This Saturday Snapshot is a little late, but it is still Saturday (just), so here goes. Since it was Remembrance Day on November 11, I decided to share a couple of three pictures that I took when my Younger Daughter and I went to see the ceramic poppies at the Tower of London, created by Paul Cummins to commemorate the 100th anniversary of the outbreak of the First World War, with settings by theatre designer Tom Piper.
|Ceramic poppies in the moat at the Tower of London.|
The whole project was also very symbolic. There are the poppies of course, more than 8 million of them (888246 to be precise), filling the moat and spilling from a tower window, like a river of blood, surrounding the building. Each bright red ceramic poppy represents one of the 888246 British and Colonial servicemen who lost their lives during WW1. In addition, work on the project got under way on August 6 (the day that British troops were engaged in their first action back in 1914), and finished on November 11, or Armistice Day, when hostilities finally came to an end at the 11th hour of the 11th day of the 11th month.
|Poppies cascading from a window.|
According to Historic Royal Palaces Tower of London Cummins took his inspiration words written by a soldier who died at Flanders: “The Blood Swept lands and seas of red, where angels fear to tread.” And potters at his studio created the poppies using hand-made techniques common at the time of the Great War.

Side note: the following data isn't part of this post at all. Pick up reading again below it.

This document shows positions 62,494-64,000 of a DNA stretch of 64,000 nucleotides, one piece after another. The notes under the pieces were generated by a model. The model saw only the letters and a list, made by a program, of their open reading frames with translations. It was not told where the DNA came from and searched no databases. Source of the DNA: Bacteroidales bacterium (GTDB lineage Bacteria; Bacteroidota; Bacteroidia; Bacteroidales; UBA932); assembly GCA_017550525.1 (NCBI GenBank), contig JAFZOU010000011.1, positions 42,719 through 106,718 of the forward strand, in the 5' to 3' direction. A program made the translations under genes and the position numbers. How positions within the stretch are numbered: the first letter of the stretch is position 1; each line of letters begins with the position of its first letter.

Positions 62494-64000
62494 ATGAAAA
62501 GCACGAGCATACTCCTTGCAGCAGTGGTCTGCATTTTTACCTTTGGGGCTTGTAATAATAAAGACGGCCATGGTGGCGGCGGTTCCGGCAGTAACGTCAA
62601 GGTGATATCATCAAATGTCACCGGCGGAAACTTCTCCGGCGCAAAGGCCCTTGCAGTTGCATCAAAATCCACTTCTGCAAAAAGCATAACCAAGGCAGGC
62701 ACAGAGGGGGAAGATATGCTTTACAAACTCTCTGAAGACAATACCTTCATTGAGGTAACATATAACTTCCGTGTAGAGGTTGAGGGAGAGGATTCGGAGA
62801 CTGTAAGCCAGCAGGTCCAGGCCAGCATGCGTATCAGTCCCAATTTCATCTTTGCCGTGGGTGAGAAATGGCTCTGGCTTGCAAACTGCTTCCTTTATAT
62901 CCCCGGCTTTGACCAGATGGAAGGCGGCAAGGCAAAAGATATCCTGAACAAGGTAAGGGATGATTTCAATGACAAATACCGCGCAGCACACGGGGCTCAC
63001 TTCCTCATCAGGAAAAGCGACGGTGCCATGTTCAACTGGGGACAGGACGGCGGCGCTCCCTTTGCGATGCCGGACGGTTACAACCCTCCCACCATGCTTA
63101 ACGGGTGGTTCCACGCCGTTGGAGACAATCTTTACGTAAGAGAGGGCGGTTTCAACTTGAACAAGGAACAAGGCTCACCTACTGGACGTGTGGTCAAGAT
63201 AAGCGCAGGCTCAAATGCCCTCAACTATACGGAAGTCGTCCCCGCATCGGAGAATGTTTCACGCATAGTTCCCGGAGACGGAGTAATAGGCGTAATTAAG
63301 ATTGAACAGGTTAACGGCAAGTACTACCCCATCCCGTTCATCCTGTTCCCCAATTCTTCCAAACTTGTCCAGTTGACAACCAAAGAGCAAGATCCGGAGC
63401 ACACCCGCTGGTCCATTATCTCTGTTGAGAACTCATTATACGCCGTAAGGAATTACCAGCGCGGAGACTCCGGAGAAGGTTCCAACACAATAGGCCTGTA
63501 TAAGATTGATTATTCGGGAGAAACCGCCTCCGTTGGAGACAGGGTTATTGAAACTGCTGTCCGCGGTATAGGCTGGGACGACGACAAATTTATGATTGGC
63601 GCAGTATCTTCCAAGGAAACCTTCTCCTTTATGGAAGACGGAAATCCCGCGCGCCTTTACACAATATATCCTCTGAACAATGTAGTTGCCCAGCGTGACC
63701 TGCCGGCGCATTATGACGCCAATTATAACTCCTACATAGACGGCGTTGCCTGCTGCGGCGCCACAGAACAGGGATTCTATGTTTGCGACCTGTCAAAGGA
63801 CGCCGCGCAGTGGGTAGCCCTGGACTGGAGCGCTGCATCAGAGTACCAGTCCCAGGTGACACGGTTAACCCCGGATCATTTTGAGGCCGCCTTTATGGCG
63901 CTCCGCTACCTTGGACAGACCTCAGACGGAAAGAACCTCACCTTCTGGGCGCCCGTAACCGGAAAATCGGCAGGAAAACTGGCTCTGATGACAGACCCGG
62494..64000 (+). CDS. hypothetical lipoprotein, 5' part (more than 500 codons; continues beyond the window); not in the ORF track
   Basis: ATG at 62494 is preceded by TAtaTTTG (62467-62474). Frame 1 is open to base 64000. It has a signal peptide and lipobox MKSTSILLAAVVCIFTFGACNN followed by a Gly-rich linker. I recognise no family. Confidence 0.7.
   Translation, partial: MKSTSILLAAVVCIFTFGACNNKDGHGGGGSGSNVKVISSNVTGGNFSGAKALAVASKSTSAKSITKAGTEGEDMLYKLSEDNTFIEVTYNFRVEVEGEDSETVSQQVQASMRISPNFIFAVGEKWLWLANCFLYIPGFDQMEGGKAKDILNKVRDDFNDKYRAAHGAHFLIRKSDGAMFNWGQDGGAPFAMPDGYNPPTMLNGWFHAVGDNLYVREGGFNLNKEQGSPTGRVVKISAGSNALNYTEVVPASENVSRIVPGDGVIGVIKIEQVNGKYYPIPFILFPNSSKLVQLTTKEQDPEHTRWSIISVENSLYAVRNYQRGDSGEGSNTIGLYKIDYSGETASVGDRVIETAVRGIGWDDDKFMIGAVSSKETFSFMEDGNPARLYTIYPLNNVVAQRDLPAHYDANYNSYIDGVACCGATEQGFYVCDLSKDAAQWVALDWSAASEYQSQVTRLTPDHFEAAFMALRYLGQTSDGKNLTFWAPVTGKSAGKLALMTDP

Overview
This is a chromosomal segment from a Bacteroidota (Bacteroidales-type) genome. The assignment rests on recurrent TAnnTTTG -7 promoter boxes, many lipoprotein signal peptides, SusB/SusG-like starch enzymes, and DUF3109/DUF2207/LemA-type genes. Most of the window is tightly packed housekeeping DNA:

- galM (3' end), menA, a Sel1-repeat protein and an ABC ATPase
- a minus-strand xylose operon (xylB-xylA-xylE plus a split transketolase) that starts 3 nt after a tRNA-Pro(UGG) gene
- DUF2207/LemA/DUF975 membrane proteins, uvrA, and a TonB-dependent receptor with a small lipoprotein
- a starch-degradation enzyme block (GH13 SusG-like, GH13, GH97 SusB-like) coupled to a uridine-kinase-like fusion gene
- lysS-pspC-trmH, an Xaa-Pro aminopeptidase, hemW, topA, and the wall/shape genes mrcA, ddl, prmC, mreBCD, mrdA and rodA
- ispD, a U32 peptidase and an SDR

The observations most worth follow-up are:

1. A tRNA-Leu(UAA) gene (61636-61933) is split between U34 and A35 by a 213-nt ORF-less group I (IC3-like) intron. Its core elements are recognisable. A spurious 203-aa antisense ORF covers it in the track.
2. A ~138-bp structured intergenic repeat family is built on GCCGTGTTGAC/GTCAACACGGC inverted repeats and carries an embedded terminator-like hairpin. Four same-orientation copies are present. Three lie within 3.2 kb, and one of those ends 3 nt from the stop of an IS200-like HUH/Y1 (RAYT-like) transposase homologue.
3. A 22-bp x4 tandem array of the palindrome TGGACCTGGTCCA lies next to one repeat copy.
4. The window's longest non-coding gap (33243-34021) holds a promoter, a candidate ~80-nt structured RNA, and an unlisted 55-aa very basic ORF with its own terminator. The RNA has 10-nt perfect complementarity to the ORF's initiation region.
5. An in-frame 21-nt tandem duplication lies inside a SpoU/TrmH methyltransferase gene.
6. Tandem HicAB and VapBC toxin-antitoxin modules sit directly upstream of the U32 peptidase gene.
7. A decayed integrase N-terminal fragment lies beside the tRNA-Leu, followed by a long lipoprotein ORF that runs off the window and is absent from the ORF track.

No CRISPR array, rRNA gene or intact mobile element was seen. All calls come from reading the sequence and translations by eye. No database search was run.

|And another view of the poppies, from the other side of the cascade.|
While the poppies were there, the Last Post was played at sunset every evening, but this week volunteers have been dismantling the art work. Some parts of it, including the poppies cascading from a window, will be displayed at a series of temporary exhibitions around the country. But many will be sold to help raise cash for service charities in the UK. I believe they’re £25 each, and 10 per cent goes to the charities, plus all net proceeds.
I must admit that when I went to see the poppies I didn’t quite know what to expect, and feared it be rather mawkish and sentimental, and that it might glorify war. But it wasn’t like that at all. I thought it brought home the pity and horror of war, and somehow this monumental piece of art made me realise just how great the slaughter was, especially when you multiply the numbers across the various nations involved.
|An individual poppy on the information board.|